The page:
I started to brute force these numbers, and found that there were tons of functions I didn't have access to. I just assume that my ISP or the vendor have FULL CONTROL over the device, and can do anything they want with it and access all these functions I don't have permission to use. By just looking at the 'hidden' function names it seems that the ISP can for example create tunnels so as to connect to any device on the network. Just imagine if these functions fell into the hands of the wrong people? I understand that these functions are most likely supposed to be helping the ISP perform support functions, but when you log in using the administrative account you don't have full control over what you consider is your own device, and thus it becomes quite scary. Especially when some of the names have equally scary names like 'Web Cameras', 'Telephony Expert Configure', 'Access Control', 'WAN-Sensing' and 'Update'.

Below are some screenshots of these hidden functions.

I'm currently still researching these things to see what the functions really do. If I find anything interesting I'm pretty sure there'll be another blog post.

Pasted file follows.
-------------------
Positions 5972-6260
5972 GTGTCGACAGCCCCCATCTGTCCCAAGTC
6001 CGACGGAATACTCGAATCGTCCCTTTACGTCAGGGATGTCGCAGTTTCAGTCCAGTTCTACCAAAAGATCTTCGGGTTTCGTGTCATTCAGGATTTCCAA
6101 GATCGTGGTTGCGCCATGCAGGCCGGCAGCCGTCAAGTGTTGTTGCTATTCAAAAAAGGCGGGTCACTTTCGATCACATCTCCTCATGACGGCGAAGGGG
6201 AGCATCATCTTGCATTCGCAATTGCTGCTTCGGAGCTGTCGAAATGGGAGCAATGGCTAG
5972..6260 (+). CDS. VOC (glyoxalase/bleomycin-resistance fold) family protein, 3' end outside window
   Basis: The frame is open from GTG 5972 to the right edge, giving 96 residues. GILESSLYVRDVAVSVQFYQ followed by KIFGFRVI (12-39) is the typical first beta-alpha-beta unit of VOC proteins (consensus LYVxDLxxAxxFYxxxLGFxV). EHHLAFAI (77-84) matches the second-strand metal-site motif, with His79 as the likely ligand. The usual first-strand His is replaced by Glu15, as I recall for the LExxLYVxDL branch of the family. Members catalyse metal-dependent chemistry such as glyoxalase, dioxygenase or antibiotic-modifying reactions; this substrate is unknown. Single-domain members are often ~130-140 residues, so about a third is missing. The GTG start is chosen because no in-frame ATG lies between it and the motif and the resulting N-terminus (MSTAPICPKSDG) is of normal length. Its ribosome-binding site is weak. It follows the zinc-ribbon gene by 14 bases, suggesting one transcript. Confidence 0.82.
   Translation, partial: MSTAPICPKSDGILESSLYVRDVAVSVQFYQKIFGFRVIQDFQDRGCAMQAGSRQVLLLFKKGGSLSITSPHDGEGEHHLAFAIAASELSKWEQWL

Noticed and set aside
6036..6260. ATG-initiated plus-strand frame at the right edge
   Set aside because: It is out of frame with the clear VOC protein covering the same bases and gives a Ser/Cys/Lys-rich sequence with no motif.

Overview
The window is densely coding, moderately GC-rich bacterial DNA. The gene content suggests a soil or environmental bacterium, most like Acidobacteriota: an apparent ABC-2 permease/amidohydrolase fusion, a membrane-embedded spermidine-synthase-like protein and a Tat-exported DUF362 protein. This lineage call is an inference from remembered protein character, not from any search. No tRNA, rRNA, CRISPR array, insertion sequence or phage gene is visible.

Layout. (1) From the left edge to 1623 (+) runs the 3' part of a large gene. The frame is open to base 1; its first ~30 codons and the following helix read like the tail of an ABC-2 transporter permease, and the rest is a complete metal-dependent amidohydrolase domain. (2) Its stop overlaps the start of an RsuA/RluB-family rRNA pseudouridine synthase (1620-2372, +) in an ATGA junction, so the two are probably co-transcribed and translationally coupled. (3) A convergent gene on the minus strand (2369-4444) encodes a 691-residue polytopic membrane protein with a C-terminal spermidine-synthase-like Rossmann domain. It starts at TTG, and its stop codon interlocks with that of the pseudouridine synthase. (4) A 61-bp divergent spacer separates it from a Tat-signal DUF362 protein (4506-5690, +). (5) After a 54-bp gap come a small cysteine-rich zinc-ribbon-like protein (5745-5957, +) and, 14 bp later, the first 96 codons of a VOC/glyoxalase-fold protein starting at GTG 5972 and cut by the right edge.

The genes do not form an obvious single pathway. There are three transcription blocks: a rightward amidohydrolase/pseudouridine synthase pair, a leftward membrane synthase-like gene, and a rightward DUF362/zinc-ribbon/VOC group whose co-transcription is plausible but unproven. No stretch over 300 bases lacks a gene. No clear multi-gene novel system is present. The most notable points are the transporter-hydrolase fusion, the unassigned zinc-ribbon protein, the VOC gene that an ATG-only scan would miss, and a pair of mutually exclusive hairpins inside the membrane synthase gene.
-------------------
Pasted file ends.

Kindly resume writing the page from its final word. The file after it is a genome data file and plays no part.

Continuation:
Meantime, I started to examine the other devices connected to my home network; for example, my Dreambox: it still had the default username and password, which was also the administrative root account on the device! The device runs Linux, which would be an easy target for an attacker. Most of the other devices were pretty secure but an entire audit of these kinds of devices would be difficult because you need to find alternative ways to determine if an attack was successful or not since you don't have full access to most of the devices.

After a few days of poking around I still hadn't found anything that would cover the three scenarios – nothing really worth mentioning. The research project was also quite difficult to perform because I was auditing my personal devices, and I didn't want to break anything. I had naturally paid for all these devices out of my own pocket!

I had to take a different approach and at this point I had to get creative. I had to play with the idea that I'm the attacker, and I've already compromised the two network storage devices, and so what can I do next?' My first thought was to see if I could do something with the media players (smart TV and DVD player) because they're most likely reading information from the storage devices (which I'd already compromised). At this point I was researching potential code execution vulnerabilities with the smart TV and DVD player, but due to the high price I paid for the devices I wasn't able to investigate this further. It wasn't only a question of the wasted money if I were to break my brand new LED smart TV, but also I had no idea of how I would explain my wrecking the telly to the kids; how were they going to watch Scooby Doo?